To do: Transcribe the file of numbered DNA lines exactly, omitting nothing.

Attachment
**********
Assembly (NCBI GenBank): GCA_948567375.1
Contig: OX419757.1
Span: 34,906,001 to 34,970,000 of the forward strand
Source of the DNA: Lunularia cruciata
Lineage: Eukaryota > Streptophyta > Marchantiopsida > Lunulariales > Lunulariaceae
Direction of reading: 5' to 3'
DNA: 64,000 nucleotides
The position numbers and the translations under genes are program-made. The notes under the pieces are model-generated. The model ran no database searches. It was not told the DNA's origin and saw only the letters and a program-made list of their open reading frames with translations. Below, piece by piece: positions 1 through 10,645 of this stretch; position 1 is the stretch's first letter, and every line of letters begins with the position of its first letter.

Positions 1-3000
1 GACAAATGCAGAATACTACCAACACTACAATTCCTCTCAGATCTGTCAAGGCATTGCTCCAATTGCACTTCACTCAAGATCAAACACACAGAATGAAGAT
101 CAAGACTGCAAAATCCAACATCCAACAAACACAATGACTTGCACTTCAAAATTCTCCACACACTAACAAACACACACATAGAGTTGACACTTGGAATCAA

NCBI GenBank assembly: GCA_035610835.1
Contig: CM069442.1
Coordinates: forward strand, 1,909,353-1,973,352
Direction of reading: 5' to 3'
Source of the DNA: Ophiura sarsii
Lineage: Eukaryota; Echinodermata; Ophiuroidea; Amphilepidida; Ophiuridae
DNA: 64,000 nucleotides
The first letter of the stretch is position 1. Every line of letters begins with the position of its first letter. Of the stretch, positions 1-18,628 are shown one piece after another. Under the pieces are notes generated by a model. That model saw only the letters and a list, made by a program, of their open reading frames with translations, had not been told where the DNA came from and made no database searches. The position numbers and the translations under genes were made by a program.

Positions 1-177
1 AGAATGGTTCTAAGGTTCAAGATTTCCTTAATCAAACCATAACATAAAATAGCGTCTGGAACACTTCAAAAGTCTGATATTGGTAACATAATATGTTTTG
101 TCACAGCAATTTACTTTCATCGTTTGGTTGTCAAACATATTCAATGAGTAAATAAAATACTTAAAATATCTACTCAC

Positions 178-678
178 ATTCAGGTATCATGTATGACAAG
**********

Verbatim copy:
Assembly (NCBI GenBank): GCA_948567375.1
Contig: OX419757.1
Span: 34,906,001 to 34,970,000 of the forward strand
Source of the DNA: Lunularia cruciata
Lineage: Eukaryota > Streptophyta > Marchantiopsida > Lunulariales > Lunulariaceae
Direction of reading: 5' to 3'
DNA: 64,000 nucleotides
The position numbers and the translations under genes are program-made. The notes under the pieces are model-generated. The model ran no database searches. It was not told the DNA's origin and saw only the letters and a program-made list of their open reading frames with translations. Below, piece by piece: positions 1 through 10,645 of this stretch; position 1 is the stretch's first letter, and every line of letters begins with the position of its first letter.

Positions 1-3000
1 GACAAATGCAGAATACTACCAACACTACAATTCCTCTCAGATCTGTCAAGGCATTGCTCCAATTGCACTTCACTCAAGATCAAACACACAGAATGAAGAT
101 CAAGACTGCAAAATCCAACATCCAACAAACACAATGACTTGCACTTCAAAATTCTCCACACACTAACAAACACACACATAGAGTTGACACTTGGAATCAA

NCBI GenBank assembly: GCA_035610835.1
Contig: CM069442.1
Coordinates: forward strand, 1,909,353-1,973,352
Direction of reading: 5' to 3'
Source of the DNA: Ophiura sarsii
Lineage: Eukaryota; Echinodermata; Ophiuroidea; Amphilepidida; Ophiuridae
DNA: 64,000 nucleotides
The first letter of the stretch is position 1. Every line of letters begins with the position of its first letter. Of the stretch, positions 1-18,628 are shown one piece after another. Under the pieces are notes generated by a model. That model saw only the letters and a list, made by a program, of their open reading frames with translations, had not been told where the DNA came from and made no database searches. The position numbers and the translations under genes were made by a program.

Positions 1-177
1 AGAATGGTTCTAAGGTTCAAGATTTCCTTAATCAAACCATAACATAAAATAGCGTCTGGAACACTTCAAAAGTCTGATATTGGTAACATAATATGTTTTG
101 TCACAGCAATTTACTTTCATCGTTTGGTTGTCAAACATATTCAATGAGTAAATAAAATACTTAAAATATCTACTCAC

Positions 178-678
178 ATTCAGGTATCATGTATGACAAG